Dragon Age: Inquisition, Online Review - Games Weekly

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Friday, February 13, 2015

Dragon Age: Inquisition, Online Review

Dragon Age: Inquisition’s multiplayer can’t hope to match up to the single-player campaign in terms of story, dialogue and interaction. even if you’re talking to your friends via voice chat, they’re unlikely to regale you with tales of their daring escape from imprisonment or the time they made out with a demon. but that’s not to say it’s not still worth your time it has its own charm, even if it does suffer from worse repetition than a Justin bieber song.

The basic premise is similar to that of Mass Effect 3’s co-op effort: you gather a gang of up to four pals, each with their own class (limited to archer, warrior and mage at the beginning), and try to explore, and survive, five randomly generated locations within a chosen building.


The first two destinations are simple enough, as waves of enemies come at you and you slaughter them all, but it gets progressively tougher with each room. optional tasks such as ‘rescue the informant’ and ‘protect the important books’ require a slight shift of tactics, as you’ll have to cover certain members of your team and lure bigger enemies elsewhere, but otherwise it’s pretty much more of the same:enemies come at you, and you must make them die.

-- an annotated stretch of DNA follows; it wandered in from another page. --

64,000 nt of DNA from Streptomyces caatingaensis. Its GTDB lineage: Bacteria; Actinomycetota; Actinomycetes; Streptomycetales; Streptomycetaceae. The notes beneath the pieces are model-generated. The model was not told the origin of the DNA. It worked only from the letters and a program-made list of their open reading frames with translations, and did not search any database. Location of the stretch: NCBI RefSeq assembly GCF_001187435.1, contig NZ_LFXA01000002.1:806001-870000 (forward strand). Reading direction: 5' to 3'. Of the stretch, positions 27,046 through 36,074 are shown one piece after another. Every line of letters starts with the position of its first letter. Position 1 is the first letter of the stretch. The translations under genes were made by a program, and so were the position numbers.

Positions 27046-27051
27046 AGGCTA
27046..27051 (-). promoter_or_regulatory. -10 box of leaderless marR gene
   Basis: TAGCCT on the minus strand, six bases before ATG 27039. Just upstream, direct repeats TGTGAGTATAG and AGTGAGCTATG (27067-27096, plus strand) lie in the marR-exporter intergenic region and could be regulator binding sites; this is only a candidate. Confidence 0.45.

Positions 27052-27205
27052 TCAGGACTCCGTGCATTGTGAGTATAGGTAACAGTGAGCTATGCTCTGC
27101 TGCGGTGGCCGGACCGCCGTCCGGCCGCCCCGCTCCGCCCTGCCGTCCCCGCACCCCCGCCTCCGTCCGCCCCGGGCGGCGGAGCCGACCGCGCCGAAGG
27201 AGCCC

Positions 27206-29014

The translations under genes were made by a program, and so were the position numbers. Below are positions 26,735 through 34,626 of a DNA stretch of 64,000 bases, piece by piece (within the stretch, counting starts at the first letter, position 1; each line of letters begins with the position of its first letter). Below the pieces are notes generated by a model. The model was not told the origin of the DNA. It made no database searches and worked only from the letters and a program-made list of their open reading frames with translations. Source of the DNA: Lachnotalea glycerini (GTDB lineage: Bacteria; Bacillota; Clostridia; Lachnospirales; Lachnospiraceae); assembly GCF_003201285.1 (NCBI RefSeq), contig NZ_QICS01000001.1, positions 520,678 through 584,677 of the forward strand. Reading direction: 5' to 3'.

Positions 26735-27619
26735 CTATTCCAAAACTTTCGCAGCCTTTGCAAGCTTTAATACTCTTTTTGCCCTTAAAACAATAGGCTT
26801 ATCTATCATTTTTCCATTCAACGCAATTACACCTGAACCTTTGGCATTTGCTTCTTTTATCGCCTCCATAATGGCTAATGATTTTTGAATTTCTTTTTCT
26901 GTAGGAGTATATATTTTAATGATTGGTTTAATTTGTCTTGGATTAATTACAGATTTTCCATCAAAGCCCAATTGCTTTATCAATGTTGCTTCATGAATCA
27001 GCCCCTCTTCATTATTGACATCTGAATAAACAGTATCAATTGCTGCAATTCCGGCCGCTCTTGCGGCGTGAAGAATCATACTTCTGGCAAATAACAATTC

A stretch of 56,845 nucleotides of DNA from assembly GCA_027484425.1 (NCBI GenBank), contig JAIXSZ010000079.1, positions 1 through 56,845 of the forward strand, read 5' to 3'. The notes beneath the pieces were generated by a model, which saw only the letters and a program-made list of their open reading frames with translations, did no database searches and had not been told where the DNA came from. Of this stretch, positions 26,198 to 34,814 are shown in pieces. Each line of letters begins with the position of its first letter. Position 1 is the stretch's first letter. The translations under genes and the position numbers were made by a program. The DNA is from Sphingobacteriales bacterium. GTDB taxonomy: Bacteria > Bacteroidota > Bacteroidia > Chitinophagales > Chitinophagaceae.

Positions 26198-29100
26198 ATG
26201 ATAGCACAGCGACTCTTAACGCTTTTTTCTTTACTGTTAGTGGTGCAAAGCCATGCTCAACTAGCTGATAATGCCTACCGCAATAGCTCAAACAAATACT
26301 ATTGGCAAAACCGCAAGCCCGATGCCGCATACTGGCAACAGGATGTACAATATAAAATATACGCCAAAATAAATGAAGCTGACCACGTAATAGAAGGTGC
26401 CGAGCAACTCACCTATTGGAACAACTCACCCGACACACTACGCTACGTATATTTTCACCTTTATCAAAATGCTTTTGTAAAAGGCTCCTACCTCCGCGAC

“Your team of four’s task is to survive five randomly generated areas”
there’s quite a lot of juicy loot scattered around hidden behind magic barriers, in jars or by the golden nugs (a creepy pig-rabbit) that tries to scarper before you get the chance to kill it. this loot is then used to buy chests,which contain potions, weapons and tonics but very rarely will you actually receive anything you want. Playing as an archer means that you’ll invest a lot of time and energy into levelling them up, but it means that every time you spend your hard-earned dosh on a chest full of useless battleaxes, you'll feel reasonably cheated.

Thankfully, salvaging unneeded weapons spits out handy crafting materials, which can be used to upgrade or create weapons and armour. crafting certain types of armour will unlock new, far more exciting, character options but we haven’t managed a single one yet, because it’s tough as nails to actually achieve. or could it be that EA wants us to spend money on microtransactional ‘platinum’ to fast track the process? hmm...

Disappointingly, matchmaking doesn't seem to exist you’ll be thrown into a lobby with level-one and level-18 players alike,and you’ll quickly find out who gets the most XP from the fighting. worse than that is the dialogue between characters, which at first seems sweet and funny but quickly grates after the millionth time you hear, “let’s go for drinks afterwards, because that’s what friends do!”

There aren't really any bad experiences to be had with the multiplayer just average ones. batting off waves of bad dudes is fairly mindless, made more so if you pick a non-melee character who never really gets stuck in. it’s worth a try if you’re exhausted by the campaign, but it’ll never be your true love.

7/10

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